The term “ship seals” can refer to two different things:
- Ships that are used to hunt and kill seals. These ships are typically called “sealing ships” or “sealers”.
- The seals that are used to prevent water from seeping into a ship’s hull. These seals are typically called “watertight seals” or “hull seals”.
In the context of your query, I think you are referring to the first meaning of “ship seals”.
Sealing ships were used in the 19th and early 20th centuries to hunt seals for their fur. The seals were typically hunted in the Arctic and Antarctic regions. Sealing ships were often large and powerful vessels, and they were equipped with harpoons and other weapons used to kill seals.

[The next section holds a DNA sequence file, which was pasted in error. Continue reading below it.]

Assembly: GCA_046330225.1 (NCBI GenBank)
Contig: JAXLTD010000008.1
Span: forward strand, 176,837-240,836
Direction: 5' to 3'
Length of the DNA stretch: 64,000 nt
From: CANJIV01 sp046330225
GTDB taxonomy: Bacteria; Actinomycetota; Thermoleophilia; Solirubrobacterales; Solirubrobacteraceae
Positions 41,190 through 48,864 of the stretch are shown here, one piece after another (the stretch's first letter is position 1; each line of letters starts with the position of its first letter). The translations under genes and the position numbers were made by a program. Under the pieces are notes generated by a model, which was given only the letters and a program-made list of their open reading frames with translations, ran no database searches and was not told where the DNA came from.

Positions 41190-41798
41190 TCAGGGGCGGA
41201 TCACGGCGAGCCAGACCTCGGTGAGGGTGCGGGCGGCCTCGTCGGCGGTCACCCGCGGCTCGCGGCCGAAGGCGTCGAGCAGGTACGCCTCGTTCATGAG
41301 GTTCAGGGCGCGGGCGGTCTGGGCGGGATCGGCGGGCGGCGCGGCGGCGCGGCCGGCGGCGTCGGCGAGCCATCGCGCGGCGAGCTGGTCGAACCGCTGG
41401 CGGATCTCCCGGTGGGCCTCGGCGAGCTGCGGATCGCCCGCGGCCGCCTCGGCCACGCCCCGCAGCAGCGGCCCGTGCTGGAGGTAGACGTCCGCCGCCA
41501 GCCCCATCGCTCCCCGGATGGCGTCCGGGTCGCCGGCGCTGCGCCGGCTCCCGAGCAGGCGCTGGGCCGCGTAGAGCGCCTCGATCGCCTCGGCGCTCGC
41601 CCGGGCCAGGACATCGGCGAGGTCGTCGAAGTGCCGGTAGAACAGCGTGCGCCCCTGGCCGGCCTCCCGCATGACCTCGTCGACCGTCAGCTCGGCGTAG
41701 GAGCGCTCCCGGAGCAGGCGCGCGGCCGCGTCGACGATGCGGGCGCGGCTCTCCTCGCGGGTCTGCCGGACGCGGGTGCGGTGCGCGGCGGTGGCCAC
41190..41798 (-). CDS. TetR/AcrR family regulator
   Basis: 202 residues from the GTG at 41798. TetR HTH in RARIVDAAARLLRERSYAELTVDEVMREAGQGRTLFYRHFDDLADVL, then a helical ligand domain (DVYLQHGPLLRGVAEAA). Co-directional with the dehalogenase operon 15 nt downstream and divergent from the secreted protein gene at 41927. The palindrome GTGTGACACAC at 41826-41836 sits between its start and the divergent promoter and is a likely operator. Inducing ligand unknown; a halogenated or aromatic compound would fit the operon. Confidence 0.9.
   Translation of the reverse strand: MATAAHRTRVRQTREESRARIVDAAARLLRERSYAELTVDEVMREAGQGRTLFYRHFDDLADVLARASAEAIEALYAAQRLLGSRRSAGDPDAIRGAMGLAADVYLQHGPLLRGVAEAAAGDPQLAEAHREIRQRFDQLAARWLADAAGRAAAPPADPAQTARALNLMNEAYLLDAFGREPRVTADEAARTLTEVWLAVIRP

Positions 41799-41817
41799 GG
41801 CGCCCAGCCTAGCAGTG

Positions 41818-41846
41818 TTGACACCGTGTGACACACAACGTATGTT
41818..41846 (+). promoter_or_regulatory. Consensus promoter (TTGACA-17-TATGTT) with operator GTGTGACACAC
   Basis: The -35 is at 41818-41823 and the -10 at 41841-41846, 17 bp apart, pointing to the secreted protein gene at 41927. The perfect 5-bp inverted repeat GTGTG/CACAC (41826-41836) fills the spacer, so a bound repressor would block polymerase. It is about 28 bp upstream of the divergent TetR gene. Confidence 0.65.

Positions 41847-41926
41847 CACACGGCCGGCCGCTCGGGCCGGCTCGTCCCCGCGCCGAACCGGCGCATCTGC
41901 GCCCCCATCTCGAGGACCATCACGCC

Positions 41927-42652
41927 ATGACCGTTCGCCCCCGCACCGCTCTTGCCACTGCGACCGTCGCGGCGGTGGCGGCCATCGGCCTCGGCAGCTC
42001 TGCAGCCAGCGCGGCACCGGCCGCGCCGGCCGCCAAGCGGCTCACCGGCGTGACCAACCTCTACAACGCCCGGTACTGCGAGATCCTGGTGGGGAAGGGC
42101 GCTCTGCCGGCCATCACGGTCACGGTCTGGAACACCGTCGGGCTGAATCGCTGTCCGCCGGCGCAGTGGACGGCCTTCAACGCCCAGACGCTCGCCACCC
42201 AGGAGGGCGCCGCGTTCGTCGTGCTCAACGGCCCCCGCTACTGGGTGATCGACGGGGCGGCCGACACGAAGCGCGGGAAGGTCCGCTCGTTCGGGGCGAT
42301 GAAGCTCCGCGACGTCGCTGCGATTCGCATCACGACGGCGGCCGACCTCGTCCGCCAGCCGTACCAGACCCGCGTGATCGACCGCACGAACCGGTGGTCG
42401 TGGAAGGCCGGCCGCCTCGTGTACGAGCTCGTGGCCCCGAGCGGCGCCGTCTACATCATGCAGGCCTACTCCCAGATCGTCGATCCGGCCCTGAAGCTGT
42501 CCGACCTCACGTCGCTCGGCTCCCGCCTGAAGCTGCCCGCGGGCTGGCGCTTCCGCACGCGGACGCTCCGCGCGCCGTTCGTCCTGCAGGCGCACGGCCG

The practice of sealing is now largely illegal, but there are still some sealing ships operating in the world. These ships are typically used to hunt seals for their meat and oil.
The term “seal” is also used to refer to the seals that are used to prevent water from seeping into a ship’s hull. These seals are typically made of rubber or other waterproof materials. They are installed around the openings in the hull, such as the doors and windows.
Watertight seals are essential for keeping a ship afloat. Without them, water would quickly seep into the hull and sink the ship.